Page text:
Vera: Baby Name of the DayVera is making a comeback, shaking off the dust to follow Ava up the charts.

Thanks to Jackson for suggesting our Baby Name of the Day.

Vera: The 100-Year Rule

So often, a name comes into favor, peaks, and then slowly fades. Every name ages. Some end up pegged to a decade; others decline in use, but don’t scream mid-century or 80s name.

We tend to call this the 100-year rule. Names cycle from newborn to child to young adult; to mom, grandma, and eventually great-grandma status before coming around to newborn once more.

That’s true for Vera. The name peaked around the turn of the twentieth century, appearing in the US Top 100 from the 1890s through the 1920s. As if on cue, the name feels fresh again.

Vera: Faith and Truth

Another reason modern parents might love this name? It’s meaning-rich.

It comes from the Russian word for faith, but resembles the Latin verus – truth. That makes for a powerful pair of meanings.

Another bonus? Slavic and Latin roots mean the name travels well. It’s heard across Europe, ranking in the Top 100 from Sweden to the Czech Republic. It’s a place name, too, from Argentina to Oklahoma.

We’re often told that Vera developed fairly recently, but the Dictionary of Medieval Names from European Sources lists the name way back in the ninth century.

Vera: Fall and Rise

By the 1970s, Vera had tumbled to the bottom of the charts. After 1983, it left the US Top 1000 entirely. In that era, smash hit sitcom Alice featured a diner waitress by the name, a shy and none-too-bright foil for sassy Flo and street-smart Alice. Veteran actor Beth Howland played the part.

It was tough to imagine any of those names on a child in the era. Girls were called Alicia and Alyssa, Vanessa and Valerie, but not Alice or Florence or Vera.

But after many years of absence, the name returned to the rankings in 2009.

It coincided with the rise of Vera Farmiga, the daughter of Ukrainian immigrants. Farmiga gained notice in the early 2000s; by 2010, she’d earned an Academy Award nomination for Best Supporting Actress for 2009’s Up in the Air, opposite George Clooney.

Her fame seems to have put the name back on parents’ radar at exactly the right moment.

Vera: So Many Famous Figures …

Of course, wedding dress designer Vera Wang has long lent the name a certain glamour. Remember this scene from Sex and the City? It feels like the name’s rise came shortly after Wang became a household name.

There’s also:

  • Oscar Wilde penned an 1880 play about a Russian barmaid turned crack assassin. While The Nihilists isn’t much remembered compared to Wilde’s more popular works, it could lend the name a literary vibe.
  • The English singer Vera Lynn is remembered for her smash hits “We’ll Meet Again” and “The White Cliffs of Dover.” The World War II-era songs are broadly familiar, even if Lynn’s name is not. In 1979’s The Wall, Pink Floyd’s song “Vera” is a reference to the singer.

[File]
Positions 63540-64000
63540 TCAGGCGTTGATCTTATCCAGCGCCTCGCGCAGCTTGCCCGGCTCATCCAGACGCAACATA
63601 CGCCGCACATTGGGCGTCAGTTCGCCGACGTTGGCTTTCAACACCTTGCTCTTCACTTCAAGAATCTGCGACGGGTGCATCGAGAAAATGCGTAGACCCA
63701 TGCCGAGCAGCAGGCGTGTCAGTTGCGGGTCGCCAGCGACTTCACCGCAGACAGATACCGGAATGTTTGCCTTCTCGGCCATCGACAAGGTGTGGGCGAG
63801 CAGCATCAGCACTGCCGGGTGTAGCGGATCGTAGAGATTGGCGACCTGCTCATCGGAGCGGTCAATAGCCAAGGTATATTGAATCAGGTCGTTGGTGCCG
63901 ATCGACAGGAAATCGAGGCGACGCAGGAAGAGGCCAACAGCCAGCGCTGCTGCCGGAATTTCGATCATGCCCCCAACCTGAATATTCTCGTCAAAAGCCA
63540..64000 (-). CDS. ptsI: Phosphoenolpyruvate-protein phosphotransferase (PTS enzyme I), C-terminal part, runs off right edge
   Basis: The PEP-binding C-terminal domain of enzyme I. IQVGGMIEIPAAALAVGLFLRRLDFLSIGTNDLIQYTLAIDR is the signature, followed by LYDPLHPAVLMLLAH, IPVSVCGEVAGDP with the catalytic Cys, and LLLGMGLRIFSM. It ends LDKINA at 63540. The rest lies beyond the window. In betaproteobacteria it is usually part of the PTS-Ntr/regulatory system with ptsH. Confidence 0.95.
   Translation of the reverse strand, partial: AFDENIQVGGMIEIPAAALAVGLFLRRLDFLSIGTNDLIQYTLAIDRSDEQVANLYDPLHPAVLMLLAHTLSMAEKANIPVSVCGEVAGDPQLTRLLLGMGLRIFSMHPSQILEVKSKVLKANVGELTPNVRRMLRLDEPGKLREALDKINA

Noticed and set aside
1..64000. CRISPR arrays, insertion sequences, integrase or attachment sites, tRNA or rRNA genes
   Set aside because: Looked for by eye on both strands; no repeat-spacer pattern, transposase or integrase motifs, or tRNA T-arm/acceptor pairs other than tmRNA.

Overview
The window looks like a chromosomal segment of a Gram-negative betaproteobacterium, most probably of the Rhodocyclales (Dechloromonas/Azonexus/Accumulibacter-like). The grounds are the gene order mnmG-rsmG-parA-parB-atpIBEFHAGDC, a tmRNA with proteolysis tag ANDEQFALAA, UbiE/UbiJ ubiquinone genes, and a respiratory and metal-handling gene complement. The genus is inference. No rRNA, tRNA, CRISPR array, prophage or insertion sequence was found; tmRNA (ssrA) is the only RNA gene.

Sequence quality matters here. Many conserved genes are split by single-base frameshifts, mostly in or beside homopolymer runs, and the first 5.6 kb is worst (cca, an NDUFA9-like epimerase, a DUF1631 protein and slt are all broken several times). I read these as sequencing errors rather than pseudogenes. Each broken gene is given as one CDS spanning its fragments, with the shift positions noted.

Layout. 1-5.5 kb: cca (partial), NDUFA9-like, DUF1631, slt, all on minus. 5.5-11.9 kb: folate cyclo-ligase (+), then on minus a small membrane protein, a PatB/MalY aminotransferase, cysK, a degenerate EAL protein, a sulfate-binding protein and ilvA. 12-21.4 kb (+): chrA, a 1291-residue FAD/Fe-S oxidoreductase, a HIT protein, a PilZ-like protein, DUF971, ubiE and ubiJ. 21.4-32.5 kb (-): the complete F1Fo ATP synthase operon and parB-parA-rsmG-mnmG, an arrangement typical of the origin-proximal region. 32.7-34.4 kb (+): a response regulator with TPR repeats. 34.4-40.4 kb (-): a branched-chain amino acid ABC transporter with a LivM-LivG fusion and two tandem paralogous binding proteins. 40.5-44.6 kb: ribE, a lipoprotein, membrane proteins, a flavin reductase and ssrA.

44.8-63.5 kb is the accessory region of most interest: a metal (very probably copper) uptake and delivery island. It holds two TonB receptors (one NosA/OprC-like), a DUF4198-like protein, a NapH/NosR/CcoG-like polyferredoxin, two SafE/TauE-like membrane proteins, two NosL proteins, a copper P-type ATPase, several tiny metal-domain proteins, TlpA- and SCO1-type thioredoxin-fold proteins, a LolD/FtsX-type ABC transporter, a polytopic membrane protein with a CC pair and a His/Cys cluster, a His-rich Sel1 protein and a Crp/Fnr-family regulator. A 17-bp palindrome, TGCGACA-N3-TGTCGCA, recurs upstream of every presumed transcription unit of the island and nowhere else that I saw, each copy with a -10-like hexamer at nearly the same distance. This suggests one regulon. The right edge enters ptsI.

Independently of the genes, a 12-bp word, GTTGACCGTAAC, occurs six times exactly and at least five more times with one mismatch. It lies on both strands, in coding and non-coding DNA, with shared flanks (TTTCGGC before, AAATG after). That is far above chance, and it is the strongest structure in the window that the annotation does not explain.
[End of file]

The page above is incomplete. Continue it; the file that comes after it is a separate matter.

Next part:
• In 1980s television staple Cheers, it was the name of Norm’s unseen – but oft-referenced – wife.
  • It’s also the name of the first Mrs. Bates in Downton Abbey. She’s quite the villain.
  • When Barbara Baekgaard started designing her colorful, quilted handbags, she named her company after her mother, Vera Bradley.

It’s the birth name of both Jayne Mansfield and Mindy Kaling, but then, neither woman used it professionally.

Vera: Emma + Ava

If Farmiga gets some credit, and maybe the wedding dresses do, too, I think this name mostly succeeds for other reasons.

First, there’s the 100-year rule. A century ago, girls were named Ruby, Hazel, Clara, Stella, and Violet. Sound familiar?

And I do think the positive, appealing meanings persuade some families.

But it also comes down to sound.

Our current Top Ten includes Ava, Olivia, and Evelyn. A few places behind, there’s Avery, Victoria, and Savannah. We love a girls’ name powered by the letter V.

Plus it’s short and complete, like Emma or Nora.

Overall, that makes this name a perfect choice for parents after something just slightly different: vintage, but with a modern vibe. Elegant, but still easily wearable for a child. A few years ago, I called Vera quirky, but today I think it’s just downright stylish.

Do you think this name is ready for revival? Would you consider it for a daughter?

Originally published on April 14, 2010, this post was revised substantially and re-posted on October 8, 2018.

About Abby Sandel

Whether you're naming a baby, or just all about names, you've come to the right place! Appellation Mountain is a haven for lovers of obscure gems and enduring classics alike.

You May Also Like:

What do you think?


  1. Vera is one of my favorites! Beautiful and classic, plus I’m part Latvian. I’m thinking Vera Abigail if I ever get to use it someday.